Help from around the world poured into Japan after the 2011 earthquake, tsunami and nuclear accident wrecked havoc. And recently 22 young people from the island nation returned the favor during a two-week trip to the suburbs.
They pulled weeds, washed windows and worked on the drywall at the Chicago Japanese Mission Church under construction in Arlington Heights. They also packed food for Feed My Starving Children and traveled to Gary, Ind., to help prepare a school library for the academic year. They also cooked traditional Japanese dinners for a group of senior citizens and for the people at Bolingbrook's New Song Church, one of their hosts.
Only four of the teens live in Miyagi prefecture in the northeast region of Japan where the worst devastation occurred. Most are from Osaka, which is farther south and an area that received earthquake damage but did not suffer the tsunami or nuclear threat.
The four young people from the northeast said their homes were spared, but relatives and neighbors lost theirs, and the cloud of nuclear fear still hovers. Most of all they appreciate the help that came from the United States and other countries in the form of food, clothing and water.
"Only two weeks we spend here," said Mitsuho Fukuzawa, 16. "It's thanksgiving to people who live in America doing very good help to tsunami areas."
"Now people don't worry much about the nuclear accident," said Mitsuho, "but some people still say, 'This food we cannot eat because there is something wrong. It's not good for our body."
And she fears earthquakes much more than she did before.
Yoshiyuki Aoto, 18, said a neighbor's home seemed only slightly damaged, but it had to be demolished. And his uncle not only lost his home to the ocean, but he also lost his job.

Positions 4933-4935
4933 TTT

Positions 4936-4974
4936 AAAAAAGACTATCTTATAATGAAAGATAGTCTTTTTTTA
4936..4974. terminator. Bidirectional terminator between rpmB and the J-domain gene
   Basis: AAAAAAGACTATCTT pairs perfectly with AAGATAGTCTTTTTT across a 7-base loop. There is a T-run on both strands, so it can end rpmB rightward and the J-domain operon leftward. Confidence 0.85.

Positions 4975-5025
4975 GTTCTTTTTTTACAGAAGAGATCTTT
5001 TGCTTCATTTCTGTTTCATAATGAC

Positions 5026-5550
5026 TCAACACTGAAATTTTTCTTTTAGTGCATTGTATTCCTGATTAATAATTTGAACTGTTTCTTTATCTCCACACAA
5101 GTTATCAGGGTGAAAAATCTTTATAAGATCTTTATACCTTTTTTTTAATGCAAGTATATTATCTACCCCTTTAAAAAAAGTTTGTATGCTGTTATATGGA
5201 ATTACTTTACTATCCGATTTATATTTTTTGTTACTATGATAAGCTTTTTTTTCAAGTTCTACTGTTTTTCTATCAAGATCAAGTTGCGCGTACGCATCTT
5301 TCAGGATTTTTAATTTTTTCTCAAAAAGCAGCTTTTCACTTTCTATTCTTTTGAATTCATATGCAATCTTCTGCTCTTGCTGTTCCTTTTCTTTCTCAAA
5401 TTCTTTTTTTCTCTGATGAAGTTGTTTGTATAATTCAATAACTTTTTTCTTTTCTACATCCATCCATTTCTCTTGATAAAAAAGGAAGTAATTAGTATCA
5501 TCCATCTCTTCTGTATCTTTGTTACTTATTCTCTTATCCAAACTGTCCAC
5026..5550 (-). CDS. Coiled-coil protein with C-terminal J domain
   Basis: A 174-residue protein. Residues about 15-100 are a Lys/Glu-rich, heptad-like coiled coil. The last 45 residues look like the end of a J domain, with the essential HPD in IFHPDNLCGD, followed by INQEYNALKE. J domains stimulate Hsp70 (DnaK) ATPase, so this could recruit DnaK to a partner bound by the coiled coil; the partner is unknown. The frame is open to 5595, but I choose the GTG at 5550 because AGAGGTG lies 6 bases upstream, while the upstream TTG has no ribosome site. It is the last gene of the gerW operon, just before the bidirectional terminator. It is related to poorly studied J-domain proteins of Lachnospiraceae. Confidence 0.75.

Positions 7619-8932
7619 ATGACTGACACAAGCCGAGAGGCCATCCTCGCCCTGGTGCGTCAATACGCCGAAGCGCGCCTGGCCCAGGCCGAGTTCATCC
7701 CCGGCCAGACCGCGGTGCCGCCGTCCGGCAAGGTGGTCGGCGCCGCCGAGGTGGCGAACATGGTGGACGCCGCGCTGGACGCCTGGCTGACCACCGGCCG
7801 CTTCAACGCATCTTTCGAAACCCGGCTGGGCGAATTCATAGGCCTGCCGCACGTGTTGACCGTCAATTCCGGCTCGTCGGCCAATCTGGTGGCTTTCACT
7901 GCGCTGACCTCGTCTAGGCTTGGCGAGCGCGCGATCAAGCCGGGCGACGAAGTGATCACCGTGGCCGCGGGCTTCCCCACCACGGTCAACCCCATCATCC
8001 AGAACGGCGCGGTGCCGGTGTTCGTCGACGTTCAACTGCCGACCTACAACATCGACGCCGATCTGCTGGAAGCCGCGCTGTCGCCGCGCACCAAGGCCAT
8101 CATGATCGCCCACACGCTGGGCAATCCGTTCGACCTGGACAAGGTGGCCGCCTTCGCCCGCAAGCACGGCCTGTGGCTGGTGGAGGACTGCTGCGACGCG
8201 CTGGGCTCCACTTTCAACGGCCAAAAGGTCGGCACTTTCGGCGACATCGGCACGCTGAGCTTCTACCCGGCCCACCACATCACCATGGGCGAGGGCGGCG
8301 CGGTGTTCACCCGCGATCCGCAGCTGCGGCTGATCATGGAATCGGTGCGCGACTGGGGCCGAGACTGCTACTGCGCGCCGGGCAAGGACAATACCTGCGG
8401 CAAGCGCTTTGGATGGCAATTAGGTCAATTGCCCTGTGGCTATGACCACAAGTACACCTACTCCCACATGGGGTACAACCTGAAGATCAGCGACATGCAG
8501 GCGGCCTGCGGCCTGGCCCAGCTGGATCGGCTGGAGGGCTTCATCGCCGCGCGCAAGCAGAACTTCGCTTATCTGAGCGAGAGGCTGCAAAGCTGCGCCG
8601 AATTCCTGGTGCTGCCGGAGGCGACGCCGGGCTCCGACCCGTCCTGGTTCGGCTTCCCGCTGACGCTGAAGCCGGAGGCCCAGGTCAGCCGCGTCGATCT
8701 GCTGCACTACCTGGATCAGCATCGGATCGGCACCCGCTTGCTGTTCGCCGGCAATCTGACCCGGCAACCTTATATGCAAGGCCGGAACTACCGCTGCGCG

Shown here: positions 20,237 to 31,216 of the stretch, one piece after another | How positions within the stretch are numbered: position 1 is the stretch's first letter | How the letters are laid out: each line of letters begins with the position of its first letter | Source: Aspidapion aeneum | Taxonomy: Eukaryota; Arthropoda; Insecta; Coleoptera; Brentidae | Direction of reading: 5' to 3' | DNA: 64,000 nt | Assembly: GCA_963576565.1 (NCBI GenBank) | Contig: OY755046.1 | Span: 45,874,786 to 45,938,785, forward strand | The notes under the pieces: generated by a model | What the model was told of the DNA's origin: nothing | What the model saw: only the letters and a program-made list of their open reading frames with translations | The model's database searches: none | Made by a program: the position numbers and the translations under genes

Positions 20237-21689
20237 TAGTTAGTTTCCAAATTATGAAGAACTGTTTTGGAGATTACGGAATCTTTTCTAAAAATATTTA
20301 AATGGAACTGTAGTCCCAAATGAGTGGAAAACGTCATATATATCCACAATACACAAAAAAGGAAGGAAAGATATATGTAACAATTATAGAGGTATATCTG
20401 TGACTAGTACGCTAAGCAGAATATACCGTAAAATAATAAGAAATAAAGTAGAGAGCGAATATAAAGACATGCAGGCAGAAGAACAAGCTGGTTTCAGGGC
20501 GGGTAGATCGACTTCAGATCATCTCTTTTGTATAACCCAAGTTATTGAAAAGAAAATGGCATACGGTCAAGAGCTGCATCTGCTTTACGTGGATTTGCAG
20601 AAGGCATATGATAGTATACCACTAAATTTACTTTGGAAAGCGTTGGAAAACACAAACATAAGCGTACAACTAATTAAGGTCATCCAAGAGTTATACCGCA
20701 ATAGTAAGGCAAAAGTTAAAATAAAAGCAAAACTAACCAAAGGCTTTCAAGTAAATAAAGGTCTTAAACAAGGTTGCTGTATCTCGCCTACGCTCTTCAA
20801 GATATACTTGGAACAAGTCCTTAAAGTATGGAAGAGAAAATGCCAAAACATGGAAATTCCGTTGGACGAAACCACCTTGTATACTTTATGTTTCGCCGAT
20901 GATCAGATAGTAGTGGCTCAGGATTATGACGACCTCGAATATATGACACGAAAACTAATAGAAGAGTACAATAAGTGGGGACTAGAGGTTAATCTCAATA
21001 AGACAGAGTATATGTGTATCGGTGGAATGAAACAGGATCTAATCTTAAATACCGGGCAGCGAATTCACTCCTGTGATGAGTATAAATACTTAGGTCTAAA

The worst devastation Yoshiyuki saw was while volunteering during the cleanup when he pulled sand and debris from a house.
Haruka Hikithi, 13, said her grandmother lived on the second floor of a building whose first floor was swept by the tsunami. Later the grandmother passed away, and the young girl does not know whether the trauma of the tsunami contributed to her death.
Ai Higuchi, 15, whose home is very close to the nuclear danger zone near Fukishima, said she wanted to achieve fellowship with Americans who helped the Japanese.
"They want to do what they can do here. Our trip purpose is to serve people," said the Rev. Kyouko Yonaha, who translated for the young people.
Daehong Kim, a pastor with Grace Mission in Osaka, said working together helps create kizuna, or a bond between the Japanese young people and suburbanites.
"We have a different culture, but we are human and as Christians we are serving the same Lord and same God," he said.
Japan is still recovering, said Kim, noting many of the 200,000 people evacuated from their homes are still in temporary shelters.
"Our theme is it's more blessed to give than receive. That is from the Bible, and I want them to know these things. We need help and we need to help," Kim said.
The youngsters had fun, too, visiting Great America in Gurnee, the Mitsuwa shopping center in Arlington Heights and the Kikkoman Corp. factory in Wisconsin.
Volunteers from New Song and other churches in the area worked hard to make the trip a success.
"For us it's this whole idea of fellowship and getting to know about them and expand our work and theirs," said Carol Shepardson of Bolingbrook.